Small Business Tax Records: What You Need to Keep
By Rieva Lesonsky, award-winning journalist on small business
Taxes done? Ready for some spring cleaning of all that financial paperwork? So how long do you need to keep tax records for a small business?
Whether you keep physical or (more likely) digital tax records, it’s important to know what to save. So, in the spirit of spring cleaning, I dug into what business records you need to keep and for how long, and what you can send to your shredding pile.
According to the Internal Revenue Service (IRS), the length of time you should keep a document depends on the “action, expense, or event” the document records.
You must keep the business records supporting an item of income, deduction, or credit indicated on your tax return until the “period of limitations” for that tax return expires. The period of limitations refers to the time in which you can amend your tax return to claim a credit or refund (or the IRS can assess additional tax).
Here’s what the IRS recommends:
Tax Records for Small Business
Tax Credits or Refunds: 3 years
If you are due a refund or credit, keep business records for three years from the date you filed your original return or two years from the date you paid the tax (whichever is later). Kyle Pearson, CPA and owner of Collective CPAs + Advisors, says this refers to items like your W-2s, 1099s, backup records for your deductions, etc.
Payroll Records: 4 years
Keep employment tax records for at least four years after the tax was due or paid, whichever is later.
Income Source: 7 years
Pearson says you should keep “any tax returns with single items that, if changed under audit, could create a change to reported income of 25% or more, for up to seven years.”
Losses and Bad Debt: 7 years
If you file a claim for a loss from worthless securities, bad debt, or a loss deduction, keep your records for seven years.
Property and Investments: Indefinitely
Pearson adds that you should keep “records of property or investment purchases that you still hold. You’ll need that cost info when you eventually sell them.”
Pearson also recommends keeping a copy of “at least the most recent 10 years of tax returns as a best practice.”
Legal and Business Documents
Insurance and Legal Documents: 10 years
- Keep copies of insurance documents for 10 years after the policies expire. Any paperwork regarding insurance claims should be kept indefinitely.
- Legal documents, such as canceled leases and notes receivable, should be kept for 10 years after cancellation.
Other Insurance and Legal Documents
There are some documents you should keep indefinitely, such as:
- Financial documents (audit reports, annual financial statements, general ledgers, bank statements, journal entries, cash books, charts of accounts, check registers, subsidiary ledgers, and investment documentation)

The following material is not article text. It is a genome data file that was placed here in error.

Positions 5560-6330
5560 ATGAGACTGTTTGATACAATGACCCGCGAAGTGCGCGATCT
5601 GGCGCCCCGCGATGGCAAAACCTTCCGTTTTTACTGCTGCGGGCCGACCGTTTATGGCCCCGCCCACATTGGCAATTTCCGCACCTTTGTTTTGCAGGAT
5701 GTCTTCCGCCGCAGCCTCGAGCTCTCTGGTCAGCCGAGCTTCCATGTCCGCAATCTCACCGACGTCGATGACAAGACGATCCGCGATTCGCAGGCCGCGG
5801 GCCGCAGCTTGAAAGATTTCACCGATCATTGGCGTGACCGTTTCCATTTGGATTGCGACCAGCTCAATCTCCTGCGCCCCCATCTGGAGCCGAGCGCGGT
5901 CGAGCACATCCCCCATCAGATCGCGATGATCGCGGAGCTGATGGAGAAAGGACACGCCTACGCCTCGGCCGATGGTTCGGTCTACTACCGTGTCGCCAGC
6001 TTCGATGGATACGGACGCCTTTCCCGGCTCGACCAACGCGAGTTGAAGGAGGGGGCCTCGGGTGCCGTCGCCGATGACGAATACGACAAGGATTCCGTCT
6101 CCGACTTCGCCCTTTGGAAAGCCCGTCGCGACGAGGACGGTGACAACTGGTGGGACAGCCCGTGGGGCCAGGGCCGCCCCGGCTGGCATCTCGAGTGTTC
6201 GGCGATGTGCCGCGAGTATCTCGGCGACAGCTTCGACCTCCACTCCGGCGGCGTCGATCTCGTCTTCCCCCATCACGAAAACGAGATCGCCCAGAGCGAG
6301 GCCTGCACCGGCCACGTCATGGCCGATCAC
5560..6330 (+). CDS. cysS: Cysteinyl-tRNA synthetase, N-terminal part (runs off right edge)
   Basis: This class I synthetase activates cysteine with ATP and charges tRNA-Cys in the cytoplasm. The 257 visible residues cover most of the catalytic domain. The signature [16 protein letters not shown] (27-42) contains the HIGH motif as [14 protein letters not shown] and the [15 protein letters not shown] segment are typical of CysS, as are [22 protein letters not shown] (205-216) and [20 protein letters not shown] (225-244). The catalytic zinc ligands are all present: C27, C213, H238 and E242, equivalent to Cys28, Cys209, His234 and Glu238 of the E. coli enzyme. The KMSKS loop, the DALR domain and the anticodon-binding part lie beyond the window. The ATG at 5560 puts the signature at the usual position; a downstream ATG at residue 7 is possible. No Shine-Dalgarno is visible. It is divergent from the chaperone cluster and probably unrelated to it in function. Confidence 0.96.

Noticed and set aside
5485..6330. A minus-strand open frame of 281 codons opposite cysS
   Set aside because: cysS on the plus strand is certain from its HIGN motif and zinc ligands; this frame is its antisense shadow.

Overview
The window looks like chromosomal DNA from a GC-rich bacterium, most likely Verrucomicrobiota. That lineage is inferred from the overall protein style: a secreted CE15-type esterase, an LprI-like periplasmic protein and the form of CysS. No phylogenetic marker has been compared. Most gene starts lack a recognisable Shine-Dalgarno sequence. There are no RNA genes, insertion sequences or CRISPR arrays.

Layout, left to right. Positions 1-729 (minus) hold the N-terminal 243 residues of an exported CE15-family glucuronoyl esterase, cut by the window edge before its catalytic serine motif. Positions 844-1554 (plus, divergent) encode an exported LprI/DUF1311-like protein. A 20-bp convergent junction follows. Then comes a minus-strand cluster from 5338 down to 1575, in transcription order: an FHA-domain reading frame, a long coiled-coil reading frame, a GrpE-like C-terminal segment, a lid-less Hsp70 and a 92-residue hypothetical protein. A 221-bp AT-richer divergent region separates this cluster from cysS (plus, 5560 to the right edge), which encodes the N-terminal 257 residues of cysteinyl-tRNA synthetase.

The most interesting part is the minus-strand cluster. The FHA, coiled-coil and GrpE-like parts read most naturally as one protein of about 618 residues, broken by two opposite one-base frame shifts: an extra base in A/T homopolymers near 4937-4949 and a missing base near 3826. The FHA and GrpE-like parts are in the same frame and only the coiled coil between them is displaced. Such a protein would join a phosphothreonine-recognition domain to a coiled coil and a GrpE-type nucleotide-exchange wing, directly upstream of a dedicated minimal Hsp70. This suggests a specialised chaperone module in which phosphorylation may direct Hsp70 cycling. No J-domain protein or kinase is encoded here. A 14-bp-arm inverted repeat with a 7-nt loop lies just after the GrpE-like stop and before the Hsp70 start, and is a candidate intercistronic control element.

- Corporate documents (articles of incorporation, charter, constitution, bylaws, minutes)
- Stock records (if your company is incorporated)
- Licenses, patents, trademarks, and registration applications
- Bills of sale, permits, licenses, contracts, deeds and titles, and mortgages
Don’t Toss It! Digitize it!
Pearson says one of the most common mistakes he sees small business owners make relates to business receipts. “Owners often believe that since they have bank statements, they don’t need to retain purchase receipts. But bank statements are secondary forms of substantiation and often won’t hold up as proof of business purpose when proving deductible expenses in the face of an audit. So keep receipts and notate the business purpose for anything above $75.”
And those receipts should be digitized. Pearson recommends using Dext, a receipt digitization tool for maintaining purchase receipts. He adds that you can also use Google Drive, Dropbox, Box, or other similar cloud services to retain these records digitally. Pearson says, “The key is proper organization when setting a file structure. Keep documents sorted by year and category to make searching and finding documents you need to reference easier.”
And, if your documents and records aren’t in the cloud, you should upload them there.
Recordkeeping requirements differ from state to state and can change yearly. So check with your accountant and attorney on what to keep. It could save you major headaches down the road.
Learn more tips for running and growing your small business at Index by Pinger.
Rieva Lesonsky is an award-winning business journalist who has covered small businesses and entrepreneurship for over 30 years. She was the long-time editorial director at Entrepreneur magazine.